Interview: Paul Young, Producer of ‘Song of the Sea’

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Paul Young is co-founder and CEO of Cartoon Saloon and Producer of the Oscar-nominated animated feature Song of the Sea.  Lynn O’Reilly, an animation student at BCFE, caught up with him at the recent Irish VFX + Animation Summit to ask for advice on breaking into the animation industry and the role of the Producer of an animated feature film.

 

Do you have any advice for any animation students who are trying to decide what they want to do when they leave college?

 

It can be hard when you’re young. I was lucky because I went to study in Belfast first and went through lots of different art and design disciplines before I settled on illustration and then on to animation. The best advice I can give is whatever part of it you enjoy most, like you if you enjoy the drawing or the writing the most, just try to draw as much as you can, or write as much as you can. Then get out and about and meet the studios. Try and call in and talk to people who work in those studios. Talk to past students. Try to get to places like Annecy [the International Animation Film Festival] and you’ll meet so many more people from other places and other colleges. And then you suss out more from them. The most important part of the college experience is the people you’re with, the people in your class. Obviously you learn from your tutors and your classes, but you learn more from each other.

 

You’re Producer on Song of the Sea, and the role of Producer is not something people get much of an insight into compared to other roles in the filmmaking process. Would you be able to shed a bit of light on this? What’s involved in being the Producer of an animated feature film?

 

It varies. For big studio films a Producer is more like what we would consider a Line Producer or a Production Manager, and that’s the only thing they do, that’s their one focus. Whereas with smaller studios, as a Producer I’m doing lots of things. I’m not really as hands-on with the day-to-day production like a Line Producer or a Production Manager. I’m trying to get money for the next film, like a Business Director or a Company Director.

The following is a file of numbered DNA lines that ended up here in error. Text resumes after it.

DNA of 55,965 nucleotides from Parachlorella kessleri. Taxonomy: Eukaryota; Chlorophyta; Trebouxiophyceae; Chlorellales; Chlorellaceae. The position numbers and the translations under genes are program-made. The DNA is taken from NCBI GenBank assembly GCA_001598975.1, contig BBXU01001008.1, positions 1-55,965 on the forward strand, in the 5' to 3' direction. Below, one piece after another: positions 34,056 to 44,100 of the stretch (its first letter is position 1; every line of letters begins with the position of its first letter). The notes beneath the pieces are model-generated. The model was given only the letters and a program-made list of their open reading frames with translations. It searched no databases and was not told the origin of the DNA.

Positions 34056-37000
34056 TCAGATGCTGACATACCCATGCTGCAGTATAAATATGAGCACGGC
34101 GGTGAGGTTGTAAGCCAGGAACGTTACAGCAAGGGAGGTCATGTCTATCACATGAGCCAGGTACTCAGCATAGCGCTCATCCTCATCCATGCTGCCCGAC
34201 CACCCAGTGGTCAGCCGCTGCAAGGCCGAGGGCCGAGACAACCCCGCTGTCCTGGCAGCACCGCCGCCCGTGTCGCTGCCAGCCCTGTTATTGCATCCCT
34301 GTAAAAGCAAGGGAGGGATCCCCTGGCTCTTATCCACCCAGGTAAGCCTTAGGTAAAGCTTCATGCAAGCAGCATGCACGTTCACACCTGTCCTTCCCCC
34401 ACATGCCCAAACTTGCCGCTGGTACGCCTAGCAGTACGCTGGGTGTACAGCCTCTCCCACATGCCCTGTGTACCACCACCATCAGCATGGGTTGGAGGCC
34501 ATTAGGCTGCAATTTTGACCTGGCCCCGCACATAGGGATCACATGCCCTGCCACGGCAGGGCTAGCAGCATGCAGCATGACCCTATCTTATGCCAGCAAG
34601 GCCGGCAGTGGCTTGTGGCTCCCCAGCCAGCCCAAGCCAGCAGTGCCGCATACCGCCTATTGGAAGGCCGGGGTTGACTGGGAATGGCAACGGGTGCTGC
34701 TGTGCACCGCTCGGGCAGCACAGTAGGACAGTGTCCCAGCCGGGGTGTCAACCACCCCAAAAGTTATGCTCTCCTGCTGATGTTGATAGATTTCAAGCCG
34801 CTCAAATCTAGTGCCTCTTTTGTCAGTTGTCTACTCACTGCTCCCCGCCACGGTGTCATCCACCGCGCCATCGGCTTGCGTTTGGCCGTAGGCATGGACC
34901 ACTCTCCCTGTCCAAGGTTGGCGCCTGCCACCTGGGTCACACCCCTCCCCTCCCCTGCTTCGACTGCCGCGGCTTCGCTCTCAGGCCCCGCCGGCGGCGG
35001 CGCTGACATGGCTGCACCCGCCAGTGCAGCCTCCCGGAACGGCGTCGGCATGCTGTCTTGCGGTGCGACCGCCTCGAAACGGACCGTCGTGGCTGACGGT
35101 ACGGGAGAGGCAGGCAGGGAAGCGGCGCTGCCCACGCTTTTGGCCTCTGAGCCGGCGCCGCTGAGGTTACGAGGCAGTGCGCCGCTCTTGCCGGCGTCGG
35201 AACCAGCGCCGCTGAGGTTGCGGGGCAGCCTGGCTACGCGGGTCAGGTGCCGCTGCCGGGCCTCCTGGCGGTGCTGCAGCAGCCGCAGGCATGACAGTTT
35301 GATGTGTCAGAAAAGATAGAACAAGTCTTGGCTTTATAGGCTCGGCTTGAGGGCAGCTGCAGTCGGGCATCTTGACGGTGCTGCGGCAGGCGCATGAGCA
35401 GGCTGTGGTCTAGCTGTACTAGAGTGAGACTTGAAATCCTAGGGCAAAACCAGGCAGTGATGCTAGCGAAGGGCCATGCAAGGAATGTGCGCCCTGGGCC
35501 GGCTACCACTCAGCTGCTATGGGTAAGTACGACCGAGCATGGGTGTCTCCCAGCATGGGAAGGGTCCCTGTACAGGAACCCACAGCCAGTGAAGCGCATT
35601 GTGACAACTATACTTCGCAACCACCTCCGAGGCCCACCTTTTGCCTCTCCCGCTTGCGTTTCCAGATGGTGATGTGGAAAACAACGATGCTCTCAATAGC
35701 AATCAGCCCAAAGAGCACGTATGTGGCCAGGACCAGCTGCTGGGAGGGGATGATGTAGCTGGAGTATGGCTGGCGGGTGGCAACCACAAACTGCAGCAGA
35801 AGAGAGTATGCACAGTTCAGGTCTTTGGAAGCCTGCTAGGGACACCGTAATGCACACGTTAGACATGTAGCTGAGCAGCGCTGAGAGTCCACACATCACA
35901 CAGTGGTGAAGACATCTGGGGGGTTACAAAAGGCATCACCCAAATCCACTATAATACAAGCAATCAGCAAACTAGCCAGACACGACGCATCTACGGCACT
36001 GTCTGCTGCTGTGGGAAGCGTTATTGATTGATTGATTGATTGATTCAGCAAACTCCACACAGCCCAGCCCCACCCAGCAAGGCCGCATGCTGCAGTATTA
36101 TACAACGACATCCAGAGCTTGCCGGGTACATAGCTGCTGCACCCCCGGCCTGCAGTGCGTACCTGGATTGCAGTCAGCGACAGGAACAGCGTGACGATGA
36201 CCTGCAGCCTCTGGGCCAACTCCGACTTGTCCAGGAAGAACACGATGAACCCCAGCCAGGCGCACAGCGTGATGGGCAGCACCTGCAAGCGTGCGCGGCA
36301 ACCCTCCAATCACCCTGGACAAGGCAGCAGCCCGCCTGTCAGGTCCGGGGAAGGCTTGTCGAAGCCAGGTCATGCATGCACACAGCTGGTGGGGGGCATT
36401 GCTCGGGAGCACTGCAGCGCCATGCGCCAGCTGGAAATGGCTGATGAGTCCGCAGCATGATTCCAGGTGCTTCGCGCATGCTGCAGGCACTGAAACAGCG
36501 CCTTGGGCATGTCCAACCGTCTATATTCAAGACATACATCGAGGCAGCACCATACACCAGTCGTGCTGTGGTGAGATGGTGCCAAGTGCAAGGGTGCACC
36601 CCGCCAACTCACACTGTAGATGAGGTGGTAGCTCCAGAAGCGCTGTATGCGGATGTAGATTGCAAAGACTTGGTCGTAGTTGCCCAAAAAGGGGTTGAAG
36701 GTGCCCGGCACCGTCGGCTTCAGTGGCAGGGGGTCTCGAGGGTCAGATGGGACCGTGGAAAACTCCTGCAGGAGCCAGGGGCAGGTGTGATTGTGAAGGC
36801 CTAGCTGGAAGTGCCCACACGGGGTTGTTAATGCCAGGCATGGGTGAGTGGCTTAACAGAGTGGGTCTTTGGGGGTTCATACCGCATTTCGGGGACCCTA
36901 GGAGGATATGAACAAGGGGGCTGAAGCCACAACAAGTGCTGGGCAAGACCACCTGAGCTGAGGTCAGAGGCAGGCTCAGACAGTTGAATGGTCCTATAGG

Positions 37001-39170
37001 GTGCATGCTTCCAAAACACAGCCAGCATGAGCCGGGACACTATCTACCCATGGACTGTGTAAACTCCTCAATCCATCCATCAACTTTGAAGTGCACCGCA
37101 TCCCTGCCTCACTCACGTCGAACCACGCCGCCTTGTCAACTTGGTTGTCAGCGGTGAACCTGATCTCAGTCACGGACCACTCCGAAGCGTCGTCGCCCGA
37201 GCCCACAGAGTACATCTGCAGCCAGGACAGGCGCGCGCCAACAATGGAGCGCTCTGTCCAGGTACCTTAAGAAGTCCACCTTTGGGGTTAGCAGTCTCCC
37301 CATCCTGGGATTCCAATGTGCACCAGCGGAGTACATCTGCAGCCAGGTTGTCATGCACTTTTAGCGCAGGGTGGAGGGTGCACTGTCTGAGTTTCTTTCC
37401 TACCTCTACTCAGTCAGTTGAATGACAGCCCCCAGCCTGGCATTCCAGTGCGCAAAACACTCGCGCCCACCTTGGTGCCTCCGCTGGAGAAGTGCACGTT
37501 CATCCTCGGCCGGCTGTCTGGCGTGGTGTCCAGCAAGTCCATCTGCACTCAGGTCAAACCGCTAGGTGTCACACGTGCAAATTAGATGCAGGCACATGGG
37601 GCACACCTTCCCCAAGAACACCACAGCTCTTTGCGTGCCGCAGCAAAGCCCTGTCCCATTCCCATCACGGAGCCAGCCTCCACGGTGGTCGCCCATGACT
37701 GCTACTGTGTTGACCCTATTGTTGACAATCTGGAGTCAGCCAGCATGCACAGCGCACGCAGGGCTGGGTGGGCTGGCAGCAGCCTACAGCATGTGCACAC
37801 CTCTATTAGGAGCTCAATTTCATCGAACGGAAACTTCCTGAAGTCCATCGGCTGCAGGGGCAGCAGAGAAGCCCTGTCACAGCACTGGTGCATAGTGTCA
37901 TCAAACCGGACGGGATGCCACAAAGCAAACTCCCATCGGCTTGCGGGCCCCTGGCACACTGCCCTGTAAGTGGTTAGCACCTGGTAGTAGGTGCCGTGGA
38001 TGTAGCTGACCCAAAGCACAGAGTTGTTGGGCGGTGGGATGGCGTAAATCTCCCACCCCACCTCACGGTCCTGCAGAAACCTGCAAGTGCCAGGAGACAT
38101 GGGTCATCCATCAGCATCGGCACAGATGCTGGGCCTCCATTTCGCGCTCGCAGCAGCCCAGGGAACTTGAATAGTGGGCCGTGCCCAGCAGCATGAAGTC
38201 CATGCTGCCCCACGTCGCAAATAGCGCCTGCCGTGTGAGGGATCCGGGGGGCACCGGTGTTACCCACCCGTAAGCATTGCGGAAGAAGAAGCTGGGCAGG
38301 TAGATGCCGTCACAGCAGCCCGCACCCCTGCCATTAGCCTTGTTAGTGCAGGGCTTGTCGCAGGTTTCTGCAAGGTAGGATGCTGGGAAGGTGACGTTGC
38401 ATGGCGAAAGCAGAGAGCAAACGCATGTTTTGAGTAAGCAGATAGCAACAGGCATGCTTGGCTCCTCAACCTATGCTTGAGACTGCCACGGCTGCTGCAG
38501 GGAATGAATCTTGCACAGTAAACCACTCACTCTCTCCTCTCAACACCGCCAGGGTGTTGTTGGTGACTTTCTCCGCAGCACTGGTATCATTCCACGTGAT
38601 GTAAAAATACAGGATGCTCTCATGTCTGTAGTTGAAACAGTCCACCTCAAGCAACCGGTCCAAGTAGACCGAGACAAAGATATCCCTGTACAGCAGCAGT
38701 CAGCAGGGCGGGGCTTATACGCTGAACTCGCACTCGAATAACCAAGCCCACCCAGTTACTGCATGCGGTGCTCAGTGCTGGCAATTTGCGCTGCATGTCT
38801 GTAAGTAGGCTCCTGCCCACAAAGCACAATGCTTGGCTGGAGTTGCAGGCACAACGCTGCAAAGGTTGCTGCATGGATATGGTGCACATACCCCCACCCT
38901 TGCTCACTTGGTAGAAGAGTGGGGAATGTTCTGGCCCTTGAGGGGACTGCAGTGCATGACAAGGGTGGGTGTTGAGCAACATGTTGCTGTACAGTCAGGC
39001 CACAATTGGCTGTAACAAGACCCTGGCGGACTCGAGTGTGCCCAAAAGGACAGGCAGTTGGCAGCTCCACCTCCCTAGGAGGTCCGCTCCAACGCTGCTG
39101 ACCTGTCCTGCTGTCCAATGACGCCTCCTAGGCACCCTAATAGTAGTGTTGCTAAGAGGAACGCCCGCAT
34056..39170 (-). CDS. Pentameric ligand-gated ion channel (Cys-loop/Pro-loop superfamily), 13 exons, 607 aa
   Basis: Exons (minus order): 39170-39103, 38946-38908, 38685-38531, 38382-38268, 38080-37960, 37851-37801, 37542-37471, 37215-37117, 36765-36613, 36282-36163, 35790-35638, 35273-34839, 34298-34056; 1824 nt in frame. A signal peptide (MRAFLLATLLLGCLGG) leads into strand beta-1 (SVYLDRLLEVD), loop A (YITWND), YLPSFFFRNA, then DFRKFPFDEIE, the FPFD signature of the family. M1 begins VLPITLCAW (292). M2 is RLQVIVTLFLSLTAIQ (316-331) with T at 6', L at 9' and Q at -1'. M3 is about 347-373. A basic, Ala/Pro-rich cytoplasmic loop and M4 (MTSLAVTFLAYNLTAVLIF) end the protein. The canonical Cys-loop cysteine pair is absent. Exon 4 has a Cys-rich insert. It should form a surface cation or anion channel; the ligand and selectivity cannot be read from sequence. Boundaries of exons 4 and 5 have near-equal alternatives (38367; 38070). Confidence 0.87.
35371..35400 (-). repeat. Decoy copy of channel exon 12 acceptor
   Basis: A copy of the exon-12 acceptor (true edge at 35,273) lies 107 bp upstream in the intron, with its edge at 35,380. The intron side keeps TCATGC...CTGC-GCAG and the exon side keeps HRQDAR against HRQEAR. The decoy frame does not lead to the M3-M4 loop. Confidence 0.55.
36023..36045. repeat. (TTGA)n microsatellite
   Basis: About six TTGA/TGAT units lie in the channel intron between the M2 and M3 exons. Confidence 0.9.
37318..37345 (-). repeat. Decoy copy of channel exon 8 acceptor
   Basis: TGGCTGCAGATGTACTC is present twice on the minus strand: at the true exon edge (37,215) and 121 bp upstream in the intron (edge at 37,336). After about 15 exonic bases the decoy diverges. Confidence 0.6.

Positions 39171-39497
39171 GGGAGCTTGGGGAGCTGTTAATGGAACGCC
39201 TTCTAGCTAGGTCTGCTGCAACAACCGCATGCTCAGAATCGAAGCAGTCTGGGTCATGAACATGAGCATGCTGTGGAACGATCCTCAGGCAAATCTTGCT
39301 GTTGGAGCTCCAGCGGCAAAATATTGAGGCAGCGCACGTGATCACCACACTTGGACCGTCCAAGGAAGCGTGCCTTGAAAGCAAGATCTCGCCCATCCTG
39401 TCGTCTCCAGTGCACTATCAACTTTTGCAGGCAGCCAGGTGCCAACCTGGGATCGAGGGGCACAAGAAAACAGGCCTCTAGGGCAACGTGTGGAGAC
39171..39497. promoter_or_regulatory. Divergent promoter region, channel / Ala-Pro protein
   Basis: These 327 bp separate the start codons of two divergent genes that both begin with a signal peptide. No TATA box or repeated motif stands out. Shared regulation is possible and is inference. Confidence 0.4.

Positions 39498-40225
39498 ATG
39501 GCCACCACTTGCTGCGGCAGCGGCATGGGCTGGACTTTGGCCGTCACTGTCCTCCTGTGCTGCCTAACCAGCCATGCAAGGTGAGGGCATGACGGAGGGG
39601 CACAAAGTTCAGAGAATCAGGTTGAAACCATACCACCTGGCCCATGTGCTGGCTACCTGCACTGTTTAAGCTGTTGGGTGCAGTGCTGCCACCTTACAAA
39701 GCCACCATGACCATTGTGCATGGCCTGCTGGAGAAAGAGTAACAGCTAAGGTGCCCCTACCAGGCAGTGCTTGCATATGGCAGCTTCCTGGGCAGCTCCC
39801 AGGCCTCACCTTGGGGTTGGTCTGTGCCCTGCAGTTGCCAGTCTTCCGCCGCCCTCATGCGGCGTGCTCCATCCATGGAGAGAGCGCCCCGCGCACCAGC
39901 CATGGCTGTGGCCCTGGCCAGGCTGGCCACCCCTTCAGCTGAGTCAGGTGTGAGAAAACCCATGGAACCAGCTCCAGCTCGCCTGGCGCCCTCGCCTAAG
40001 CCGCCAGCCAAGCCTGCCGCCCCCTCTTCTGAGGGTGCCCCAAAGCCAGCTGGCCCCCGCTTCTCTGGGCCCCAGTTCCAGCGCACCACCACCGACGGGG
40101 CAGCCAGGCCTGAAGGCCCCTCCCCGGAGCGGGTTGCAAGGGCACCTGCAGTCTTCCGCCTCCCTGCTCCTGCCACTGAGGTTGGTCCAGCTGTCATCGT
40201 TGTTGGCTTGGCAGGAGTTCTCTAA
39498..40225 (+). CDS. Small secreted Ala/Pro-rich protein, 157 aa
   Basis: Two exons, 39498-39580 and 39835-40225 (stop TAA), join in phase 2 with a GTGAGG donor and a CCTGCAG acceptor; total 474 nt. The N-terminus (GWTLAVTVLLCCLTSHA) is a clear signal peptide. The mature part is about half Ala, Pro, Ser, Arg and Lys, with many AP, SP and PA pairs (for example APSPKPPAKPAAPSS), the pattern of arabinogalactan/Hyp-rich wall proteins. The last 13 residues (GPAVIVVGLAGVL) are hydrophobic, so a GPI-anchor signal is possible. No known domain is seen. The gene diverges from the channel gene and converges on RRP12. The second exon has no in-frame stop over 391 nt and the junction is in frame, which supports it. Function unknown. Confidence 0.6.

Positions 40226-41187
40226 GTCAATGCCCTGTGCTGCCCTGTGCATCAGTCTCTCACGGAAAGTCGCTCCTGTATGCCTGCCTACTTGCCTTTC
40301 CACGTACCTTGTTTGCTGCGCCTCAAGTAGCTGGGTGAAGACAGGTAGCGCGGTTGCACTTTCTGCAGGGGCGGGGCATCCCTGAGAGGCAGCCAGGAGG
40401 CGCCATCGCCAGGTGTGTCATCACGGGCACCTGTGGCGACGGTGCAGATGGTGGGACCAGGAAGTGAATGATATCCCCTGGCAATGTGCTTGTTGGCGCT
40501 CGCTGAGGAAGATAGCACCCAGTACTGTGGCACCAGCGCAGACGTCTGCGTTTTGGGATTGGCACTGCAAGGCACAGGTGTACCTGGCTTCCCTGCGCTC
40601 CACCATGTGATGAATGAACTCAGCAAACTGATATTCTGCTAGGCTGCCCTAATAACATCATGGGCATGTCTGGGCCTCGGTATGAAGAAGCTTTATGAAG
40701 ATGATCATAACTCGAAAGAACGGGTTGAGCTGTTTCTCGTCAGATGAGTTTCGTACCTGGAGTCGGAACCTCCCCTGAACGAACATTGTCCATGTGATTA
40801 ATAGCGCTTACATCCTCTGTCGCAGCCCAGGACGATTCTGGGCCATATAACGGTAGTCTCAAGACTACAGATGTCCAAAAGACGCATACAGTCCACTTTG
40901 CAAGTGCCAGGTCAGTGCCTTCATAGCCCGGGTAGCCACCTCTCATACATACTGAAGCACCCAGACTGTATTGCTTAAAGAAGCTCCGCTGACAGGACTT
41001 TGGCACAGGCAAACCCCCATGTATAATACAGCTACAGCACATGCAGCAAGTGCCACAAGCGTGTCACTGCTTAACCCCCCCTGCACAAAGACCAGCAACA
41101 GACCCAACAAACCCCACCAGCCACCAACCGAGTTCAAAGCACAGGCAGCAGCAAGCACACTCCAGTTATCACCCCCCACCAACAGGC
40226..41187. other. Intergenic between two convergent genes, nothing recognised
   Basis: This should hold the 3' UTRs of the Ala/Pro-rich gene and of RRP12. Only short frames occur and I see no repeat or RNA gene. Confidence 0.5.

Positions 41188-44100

Studios do need a lot more Production Managers, because there is a lot of people interested in animation. We’ve hired fantastic people from colleges like Gobelins and colleges in Denmark, who, in their final year, just focused on Production Management and learned how to be producers. Maybe after spending some time studying animation they realized it’s not for them or they’re not getting the skills, and for them there’s a great career to be had in Production Management.

The best people you can find are from colleges who have been through the production process, who know what it’s like to make something themselves, then they’ll understand what it takes. I studied animation and illustration and I never really thought I’d be a Producer. I just kind of fell into it, because we had to find money to fund our projects. I never really got any training. So what I had to do was hire a Production Manager who’d worked on a TV series or hire a Line Producer who’d done a feature film –I’d try and bring them in and at least they might know more about the pitfalls. And now I’ve learned a lot after making a number of films. So really, it’s just about doing it.

 

 

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Interview: Kyle McCulloch, Visual Effects Supervisor

 

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Kyle McCulloch is visual effects supervisor at Framestore in London, UK. His impressive list of credits includes Iron Man, Harry Potter and the Deathly Hallows: Part 1, Alfonso Cuarón’s Gravity and Marvel’s Guardians of the Galaxy. He’s currently working on Warner Brother’s Pan. Kyle was recently in Dublin to attend the 2014 VFX and Animation Summit, where Lynn O’Reilly, an animation student at BCFE, had the chance to fire some questions his way.